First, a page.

The world awakes the spring to greet, and merry 



winds are blowing. 



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Interval 
6-4 



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All the grape-vines are in blos-som, Sweet is the fragrance that fills the air. 

19 



20 



153 




154 




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Run, oh run as fast as you can! Down the street is an or - gan man! 



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O bells, ring out, now high, now low ! Ring,hap- py bells, a - cross the snow. 



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O-verthe sea, o-ver the sea, Mer- ri - ly on we are sail - ing. 



Interval i6q 

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Glad at heart the o - ri-ole sings ; Gay are the bees in the clo - ver ; 
All are now as hap-py as kings, For the cold winter is 



o - ver. 



21 



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Crimson and gold the leaves flut-ter down, Leaving the trees all gray and brown. 




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When the house is dark and still Our pus- sy cat goes a - hunt - ing. 



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Oh, what joy the morn-ing holds Down by the rush -ing riv - er 

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166 



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Interval 
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Ring, hap - py bells, Loud - er and loud - er, — O 
ring, hap - py bells, Greet the new day 



22 



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Brown-ies,be - ware 1 Frol-ic with care ; Mortals are sleeping ;Brownies,beware 1 

p^ ~^pp 

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Sum- mer breez - es mer-ri-ly blow; High in the air my kite will go.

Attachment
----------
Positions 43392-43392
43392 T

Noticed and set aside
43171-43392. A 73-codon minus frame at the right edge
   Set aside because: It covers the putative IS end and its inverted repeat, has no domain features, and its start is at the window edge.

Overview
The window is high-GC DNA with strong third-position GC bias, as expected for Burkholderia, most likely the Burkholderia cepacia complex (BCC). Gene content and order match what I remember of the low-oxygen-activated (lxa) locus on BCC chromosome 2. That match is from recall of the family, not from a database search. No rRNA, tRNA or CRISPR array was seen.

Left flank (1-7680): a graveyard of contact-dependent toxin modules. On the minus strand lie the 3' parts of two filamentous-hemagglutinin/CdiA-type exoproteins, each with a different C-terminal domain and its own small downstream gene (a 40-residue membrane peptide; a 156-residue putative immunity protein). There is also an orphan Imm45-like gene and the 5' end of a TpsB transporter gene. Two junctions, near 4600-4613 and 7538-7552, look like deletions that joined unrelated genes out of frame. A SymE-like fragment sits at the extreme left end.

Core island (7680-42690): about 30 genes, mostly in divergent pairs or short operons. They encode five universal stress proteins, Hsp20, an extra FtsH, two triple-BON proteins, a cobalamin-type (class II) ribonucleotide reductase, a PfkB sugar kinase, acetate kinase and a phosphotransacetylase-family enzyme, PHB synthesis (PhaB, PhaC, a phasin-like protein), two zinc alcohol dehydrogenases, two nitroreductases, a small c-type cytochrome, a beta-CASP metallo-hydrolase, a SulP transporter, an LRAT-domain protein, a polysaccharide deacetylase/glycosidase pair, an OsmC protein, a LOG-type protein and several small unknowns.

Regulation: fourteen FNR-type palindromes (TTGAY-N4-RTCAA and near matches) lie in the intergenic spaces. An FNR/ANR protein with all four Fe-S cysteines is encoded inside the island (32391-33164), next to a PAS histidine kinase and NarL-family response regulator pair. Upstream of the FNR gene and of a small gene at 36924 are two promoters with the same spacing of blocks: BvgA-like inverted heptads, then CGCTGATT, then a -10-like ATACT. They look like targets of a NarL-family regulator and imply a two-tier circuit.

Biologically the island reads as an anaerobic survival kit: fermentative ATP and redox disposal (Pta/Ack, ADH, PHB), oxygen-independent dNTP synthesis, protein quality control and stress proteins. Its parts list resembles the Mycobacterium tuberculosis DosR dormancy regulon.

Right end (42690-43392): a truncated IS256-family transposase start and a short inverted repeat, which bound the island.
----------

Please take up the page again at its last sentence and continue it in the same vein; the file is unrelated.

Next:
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A bird in the tree top is swing - ing, En - joy-ing the morn-ing- breeze. 



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"O play with me,you little waves, Why turn and run away ?" 
"We must not come, "the waves reply ; "We do not dare to stay. 1 



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Bub - bles bright we are blow - ing, High in the air. . . 



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O hap-py fa- - ces in drear -y plac-es Make glad the hearts that are sad. 



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Down the lane the farmer boy goes, And lon-ger the shadow be - fore him grows. 

PP ^ ^ / ^ rr^. 



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Soft - ly chimes the bell — ting-ting ; Now we may go and play. 
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178 



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179 



Interval 
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g interval 
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_o_ Interval 
151 4-6 



182 



183 



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184 



Oh, what fun 'neath sum- mer sun, Home on the hay to be rid - ing 



24 



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185 



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A fair lit -tie girl sat un-der a tree, Sew-ingas long as her eyes could see. 



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Out in the gar-den in shad-ows gray, Gauzy winged fair - ies dance till day. 



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All the glow has left the west ; Ev' - ning calls the world to rest. 



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Al - ways cheerfully, nev - er tear-ful -ly,Work and stud - y and rest and play. 



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But-ter-fly, but-ter- fly ,haste your flight, Darkness is coming, 'twill soon be night. 
PP ^- -^/ , 



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To mar-ket, to market,to buy a fat pig IThen home again, home again, jiggity- jig 1 



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Ho, heigh - O I Ho, heigh - O ! See, like birds o'er the ice we go ! 



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Look o - ver head 1 Look o - ver head ! Ma- pies are changing their green to red. 



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Chapter II — Review of Four-Quarter Measure ; Nine 

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PART IV 



THREE-EIGHTH MEASURE; RHYTHMIC TYPE, ONE SOUND TO THE BEAT, 
REPRESENTED BY THE EIGHTH NOTE ; NINE COMMON KEYS ; MELO- 
DIES ILLUSTRATING FREQUENT INTERVALS, CONTINUED 



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Brook,why are you wandering here, Leaping air-i - ly, Laughing mer-ri-ly ?